On amendment No. 29, the matter of an coimisiún's public information material explaining referendums is an issue of best practice and an administrative matter for it rather than a matter to be addressed in primary legislation. Notwithstanding this, the referendum commissions from which this function is transferring have regard to a strong blueprint for ensuring the accessibility and ease of comprehension of such material. For example, in respect of previous referendums, versions of the referendum guide were produced in Braille, Irish Sign Language, video, audio, large print format and easy-to-read format for people with intellectual disabilities. I am confident these practices will be carried over and developed by an coimisiún toghcháin when it takes up its role.
Amendments Nos. 30 and 31 relate to the publication and distribution of an coimisiún's statements, which explain the subject matter of referendums, and are a direct transposition of section 3(1)(b) of the Referendum Act 1998. It is not proposed to accept the amendments as the general approach has been taken of avoiding the amendment of transposed legislation, save where necessary to take account of a transferring function or new organisational context, and the section as it stands provided that an coimisiún may publish and distribute statements relating to a referendum in such a manner and by such means, including the use of television, radio or other electronic media. As such, it is not limiting an coimisiún to particular formats. It provides flexibility for an coimisiún to publish statements by any forms of media it considers appropriate, and this includes print media.
It is not very clear to me why the Minister of State, if he agrees with the principle that information should be shared in these various formats we have outlined and expects that to happen, will not accept the amendments. The Bill has been amended by the Government and, therefore, it is going back to the Dáil. It is not clear to me why the amendments are not being accepted.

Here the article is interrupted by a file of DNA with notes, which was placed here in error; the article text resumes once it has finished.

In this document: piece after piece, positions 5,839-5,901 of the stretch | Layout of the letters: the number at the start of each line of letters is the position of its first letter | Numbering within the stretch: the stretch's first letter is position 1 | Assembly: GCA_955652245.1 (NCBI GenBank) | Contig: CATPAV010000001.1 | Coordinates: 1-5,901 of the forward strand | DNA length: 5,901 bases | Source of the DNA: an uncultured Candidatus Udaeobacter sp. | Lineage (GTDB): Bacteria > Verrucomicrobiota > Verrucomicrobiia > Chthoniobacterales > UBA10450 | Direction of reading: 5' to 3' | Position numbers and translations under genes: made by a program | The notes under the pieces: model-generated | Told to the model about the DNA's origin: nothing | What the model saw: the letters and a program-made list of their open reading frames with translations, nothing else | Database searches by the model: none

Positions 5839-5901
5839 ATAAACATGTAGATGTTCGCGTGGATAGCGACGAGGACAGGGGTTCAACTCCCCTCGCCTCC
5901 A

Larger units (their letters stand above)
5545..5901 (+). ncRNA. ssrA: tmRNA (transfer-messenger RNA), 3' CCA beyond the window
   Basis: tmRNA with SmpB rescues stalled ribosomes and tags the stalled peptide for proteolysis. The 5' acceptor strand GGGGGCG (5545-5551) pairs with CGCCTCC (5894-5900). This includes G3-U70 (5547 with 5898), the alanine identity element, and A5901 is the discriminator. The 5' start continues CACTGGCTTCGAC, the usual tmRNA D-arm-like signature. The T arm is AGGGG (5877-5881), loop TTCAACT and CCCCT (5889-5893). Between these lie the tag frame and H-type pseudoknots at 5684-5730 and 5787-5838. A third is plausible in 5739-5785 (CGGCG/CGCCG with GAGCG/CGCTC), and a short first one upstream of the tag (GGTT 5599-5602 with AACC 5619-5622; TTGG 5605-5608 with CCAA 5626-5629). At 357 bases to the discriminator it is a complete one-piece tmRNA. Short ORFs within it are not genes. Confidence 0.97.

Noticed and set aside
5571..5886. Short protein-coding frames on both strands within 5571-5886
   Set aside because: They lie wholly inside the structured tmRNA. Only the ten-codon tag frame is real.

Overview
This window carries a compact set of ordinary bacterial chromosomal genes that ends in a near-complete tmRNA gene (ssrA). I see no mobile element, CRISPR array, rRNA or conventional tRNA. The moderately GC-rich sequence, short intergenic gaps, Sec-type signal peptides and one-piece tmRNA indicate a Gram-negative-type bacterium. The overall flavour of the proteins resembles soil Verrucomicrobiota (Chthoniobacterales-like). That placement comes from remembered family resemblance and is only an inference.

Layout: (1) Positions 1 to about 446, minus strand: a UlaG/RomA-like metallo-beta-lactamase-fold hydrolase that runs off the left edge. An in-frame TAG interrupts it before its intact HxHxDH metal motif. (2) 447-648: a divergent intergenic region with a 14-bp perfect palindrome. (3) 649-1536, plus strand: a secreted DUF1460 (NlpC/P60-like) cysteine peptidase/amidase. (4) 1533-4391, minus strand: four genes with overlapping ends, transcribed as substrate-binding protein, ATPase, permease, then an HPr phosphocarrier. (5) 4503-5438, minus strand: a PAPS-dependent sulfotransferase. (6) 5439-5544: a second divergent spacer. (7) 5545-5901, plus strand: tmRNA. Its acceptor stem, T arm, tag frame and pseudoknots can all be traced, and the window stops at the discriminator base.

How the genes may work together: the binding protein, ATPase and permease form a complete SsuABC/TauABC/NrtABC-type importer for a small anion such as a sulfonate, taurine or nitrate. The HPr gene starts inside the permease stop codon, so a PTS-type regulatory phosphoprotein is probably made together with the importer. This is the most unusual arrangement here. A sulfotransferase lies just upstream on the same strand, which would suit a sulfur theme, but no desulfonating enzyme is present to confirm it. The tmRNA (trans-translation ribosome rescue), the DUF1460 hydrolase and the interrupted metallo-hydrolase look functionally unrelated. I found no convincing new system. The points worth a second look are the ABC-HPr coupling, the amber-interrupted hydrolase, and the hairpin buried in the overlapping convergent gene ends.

I am thinking in particular of amendment No. 31 because the legislation stating "as far as practicable" is a problem. That is not sufficient with respect to the UNCRPD. The fact the commission may exceed that and may indeed ensure everybody has access to the information in all the different ways is by the by. The fact is the Government is bound by the UNCRPD and its legislation, including this legislation, should reflect the convention. It is not simply enough for the Minister of State to pass the buck and say he is sure a future electoral commission will consider it. The fact is he has something in this legislation that simply says that kind of access should be as far as practicable rather than that kind of access to information being a right. Again, after we ratified the UNCRPD, the Government should not have legislation that equivocates about full participation and full access to information. It should not be in the legislation.
I am probably not going to press these now because I urge the Minister of State to think between today and tomorrow, review this, look back and ask why exactly these amendments are not being accepted. I do not see any good reason they would not be accepted and see a number of problems with the fact they are not being accepted. I will bring these back on Report Stage and will press them at that point.
In my response to the amendments there is a strong commitment that we are already going - I will not say above and beyond - strongly in ensuring inclusivity, including referendum guides around Braille, Irish Sign Language, audio, large print format and easy-to-read format for people with intellectual disabilities. Thus, we are already doing that. The referendum commission ethos in that regard will transfer to the electoral commission as well. Importantly, we have throughout this had strong engagement with various organisation, including the National Council for the Blind of Ireland, on accessibility and inclusion, especially at polling stations, etc. We, therefore, have a strong drive to ensure full inclusivity for all members of society. That is something I give my absolute commitment to as well.
Is the amendment being pressed?